At Studio Marigny (Paris 8th), until December 31. Such. : 01 86 47 72 77.


By Nathalie Simon

We understand why Hitchcock wanted to adapt Trap for a Single Man for the cinema, a play by Robert Thomas to whom we owe Eight Women. Because mystery reigns supreme in this absurd story until the end. A chalet near Chamonix in 1960 that we have time to admire (a decor by the faithful Citronelle Dufay). Daniel Corban (Michel Fau) sinks into despair. Élisabeth, his wife of three months (Caterina Murino), disappeared around ten days earlier. A good-natured police commissioner (Régis Laspalès) talks about a possible runaway and tries to calm him down. Daniel's wife reappears, but he does not recognize her. Is he going crazy? “One of you needs to be locked up,” warns the investigator.

Sometimes you have to choose: acting or directing. Michel Fau, who we are used to seeing at ease in the second exercise, made a mistake by playing both roles. Jacques Charon, who staged the play in 1960, did not risk it. Despite the help of an assistant (Quentin Amiot), the actor limply directs his troupe in this “psychotic thriller” which he wanted to be absurd, but very funny. The drawling tone of Régis Laspalès and the beauty of Caterina Murino struggle to hold attention. Michel Fau himself does not seem convinced under the trapped husband's dressing gown. The other actors are entangled in their characters: priest, nurse… They leave you indifferent.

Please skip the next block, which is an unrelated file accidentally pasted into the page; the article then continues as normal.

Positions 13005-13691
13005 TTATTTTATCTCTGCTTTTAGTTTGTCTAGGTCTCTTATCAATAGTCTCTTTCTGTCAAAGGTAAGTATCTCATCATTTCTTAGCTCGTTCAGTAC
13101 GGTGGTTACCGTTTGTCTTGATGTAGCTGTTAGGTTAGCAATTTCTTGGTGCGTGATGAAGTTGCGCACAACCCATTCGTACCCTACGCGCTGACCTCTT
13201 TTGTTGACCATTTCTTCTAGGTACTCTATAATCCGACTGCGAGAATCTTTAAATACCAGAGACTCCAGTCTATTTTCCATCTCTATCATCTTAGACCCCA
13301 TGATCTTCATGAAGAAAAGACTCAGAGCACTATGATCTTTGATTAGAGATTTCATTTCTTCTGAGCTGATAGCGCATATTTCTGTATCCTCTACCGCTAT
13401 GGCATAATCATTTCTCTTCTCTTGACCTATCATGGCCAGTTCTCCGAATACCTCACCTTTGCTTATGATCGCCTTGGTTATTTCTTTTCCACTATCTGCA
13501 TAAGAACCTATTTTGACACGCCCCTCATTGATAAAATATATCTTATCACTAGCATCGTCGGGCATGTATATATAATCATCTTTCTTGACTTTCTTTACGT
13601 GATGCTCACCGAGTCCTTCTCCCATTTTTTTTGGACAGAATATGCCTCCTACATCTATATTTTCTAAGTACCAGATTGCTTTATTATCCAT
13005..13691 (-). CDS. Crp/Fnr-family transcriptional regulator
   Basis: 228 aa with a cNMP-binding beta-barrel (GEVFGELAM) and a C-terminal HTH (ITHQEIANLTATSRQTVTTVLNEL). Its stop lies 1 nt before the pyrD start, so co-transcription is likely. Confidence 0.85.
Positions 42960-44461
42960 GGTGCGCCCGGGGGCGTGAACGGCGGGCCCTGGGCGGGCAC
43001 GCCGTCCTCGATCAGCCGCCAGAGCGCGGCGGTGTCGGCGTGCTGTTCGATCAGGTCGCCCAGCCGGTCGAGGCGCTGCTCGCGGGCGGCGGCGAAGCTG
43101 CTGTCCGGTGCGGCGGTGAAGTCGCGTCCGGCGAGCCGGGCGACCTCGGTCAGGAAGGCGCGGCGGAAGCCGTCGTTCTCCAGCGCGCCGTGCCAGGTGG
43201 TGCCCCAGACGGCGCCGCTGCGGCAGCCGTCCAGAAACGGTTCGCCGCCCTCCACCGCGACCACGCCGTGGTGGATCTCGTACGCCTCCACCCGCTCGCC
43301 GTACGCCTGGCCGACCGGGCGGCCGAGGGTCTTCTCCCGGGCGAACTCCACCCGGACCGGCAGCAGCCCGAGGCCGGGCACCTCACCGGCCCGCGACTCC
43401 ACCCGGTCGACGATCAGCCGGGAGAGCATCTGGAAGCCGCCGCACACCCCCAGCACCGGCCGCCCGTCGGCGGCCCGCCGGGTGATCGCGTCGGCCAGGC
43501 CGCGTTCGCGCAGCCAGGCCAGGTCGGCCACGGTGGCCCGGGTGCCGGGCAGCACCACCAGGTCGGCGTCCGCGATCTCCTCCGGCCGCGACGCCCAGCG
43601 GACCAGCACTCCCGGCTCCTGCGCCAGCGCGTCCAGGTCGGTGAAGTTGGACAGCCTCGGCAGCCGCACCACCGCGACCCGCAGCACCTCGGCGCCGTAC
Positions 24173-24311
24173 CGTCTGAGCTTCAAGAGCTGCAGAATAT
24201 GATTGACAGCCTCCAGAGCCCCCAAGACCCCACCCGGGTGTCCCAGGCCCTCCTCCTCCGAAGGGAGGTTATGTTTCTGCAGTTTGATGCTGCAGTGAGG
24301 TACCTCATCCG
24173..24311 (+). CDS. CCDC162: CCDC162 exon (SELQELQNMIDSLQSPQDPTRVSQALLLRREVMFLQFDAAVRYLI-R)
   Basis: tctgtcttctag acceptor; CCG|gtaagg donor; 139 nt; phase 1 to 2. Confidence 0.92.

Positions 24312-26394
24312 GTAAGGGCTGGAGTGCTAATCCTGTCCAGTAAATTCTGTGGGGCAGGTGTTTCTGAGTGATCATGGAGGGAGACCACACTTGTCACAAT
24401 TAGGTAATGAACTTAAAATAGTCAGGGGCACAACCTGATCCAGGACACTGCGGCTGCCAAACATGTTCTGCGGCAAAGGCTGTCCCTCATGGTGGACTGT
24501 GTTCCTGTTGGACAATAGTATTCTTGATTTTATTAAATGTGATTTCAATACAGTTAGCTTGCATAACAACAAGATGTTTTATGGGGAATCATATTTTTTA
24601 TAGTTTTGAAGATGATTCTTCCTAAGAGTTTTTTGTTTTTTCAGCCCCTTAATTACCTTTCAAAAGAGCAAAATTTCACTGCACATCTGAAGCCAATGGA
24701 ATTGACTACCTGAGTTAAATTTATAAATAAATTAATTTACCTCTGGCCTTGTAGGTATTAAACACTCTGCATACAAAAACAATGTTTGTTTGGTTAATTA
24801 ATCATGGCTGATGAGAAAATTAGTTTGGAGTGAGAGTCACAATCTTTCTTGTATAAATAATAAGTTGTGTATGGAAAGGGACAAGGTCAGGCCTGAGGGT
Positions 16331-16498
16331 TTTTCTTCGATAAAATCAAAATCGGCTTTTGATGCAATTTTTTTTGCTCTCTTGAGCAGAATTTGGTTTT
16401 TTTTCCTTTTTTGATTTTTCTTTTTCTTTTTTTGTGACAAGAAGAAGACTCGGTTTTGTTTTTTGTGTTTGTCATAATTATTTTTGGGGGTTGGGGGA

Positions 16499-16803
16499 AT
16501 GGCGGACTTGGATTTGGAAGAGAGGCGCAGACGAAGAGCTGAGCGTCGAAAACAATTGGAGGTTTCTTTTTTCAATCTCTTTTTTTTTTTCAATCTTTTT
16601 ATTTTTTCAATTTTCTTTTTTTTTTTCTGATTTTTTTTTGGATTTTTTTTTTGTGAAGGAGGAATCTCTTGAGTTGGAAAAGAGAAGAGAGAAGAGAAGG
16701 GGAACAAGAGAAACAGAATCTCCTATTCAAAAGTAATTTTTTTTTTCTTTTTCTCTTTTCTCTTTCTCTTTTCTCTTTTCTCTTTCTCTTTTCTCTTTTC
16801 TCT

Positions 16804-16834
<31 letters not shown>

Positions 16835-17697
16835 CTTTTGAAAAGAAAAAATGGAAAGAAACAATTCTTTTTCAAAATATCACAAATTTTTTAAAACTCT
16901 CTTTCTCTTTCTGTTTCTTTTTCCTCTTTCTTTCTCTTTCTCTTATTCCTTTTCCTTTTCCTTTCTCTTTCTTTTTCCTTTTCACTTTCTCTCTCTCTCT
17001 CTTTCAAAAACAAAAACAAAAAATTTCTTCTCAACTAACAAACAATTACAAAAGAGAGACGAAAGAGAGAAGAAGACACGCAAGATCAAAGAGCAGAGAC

Amazing twists and turns

The show should, however, be as effective as an episode of The Last Five Minutes where the director uses the device and the music. “Damn, but that’s for sure!”, would have said Commissioner Bourrel (Raymond Souplex). The public should be impatient to find out the ending. This is not the case. There are some surprising revelations and twists, but the “trap” doesn’t work. The pace drags and boredom lurks. Michel Fau has accustomed us to better.

At the Théâtre de La Michodière (Paris 2nd), until December 31. Such. : 01 47 42 95 22.


By Anthony Palou

It’s cardboard theater. Do not take this expression in its pejorative form, on the contrary. This bias is a fantastic idea on the part of Delphine Piard who is responsible for the adaptation and staging of this Arsène Lupine who returns to the Lucernaire after having enjoyed great success last year. Arsène Lupine, born in the brain of Maurice Leblanc, is perhaps the most famous French trickster in the world. It must be said that he has no shortage of assets in his game: charming, classy but above all a genius magician and gentleman burglar.

From the start, we see our shadow puppet Lupine stealing objects from female and male silhouettes. With a movement of his cape, he vanishes and the scenery appears. Here we are transported to 1908 in the living room of the Château des Gournay-Martin. Germaine (Valentine Revel-Mouroz), the daughter of the owner of the house, writes the invitations for her marriage to the Duke of Charmerace. When the latter appears, it is not the duke but the “greatest of thieves”, as Dutronc sang, disguised as a duke. The servant, Sonia (Emma Brazeilles), is obviously Lupin's accomplice as well as this strange Mr. Charolais (Florent Chesné) who has come to buy a used car. A letter is addressed to the squire: “Sir, I draw your attention to the diadem of the Princess de Lamballe. I have the firm intention of appropriating this jewel and will go tomorrow to your Parisian office, where you exhibit it and where you pile up all your works, for a respectful search. Signed Arsène Lupin.

Hairy idiocy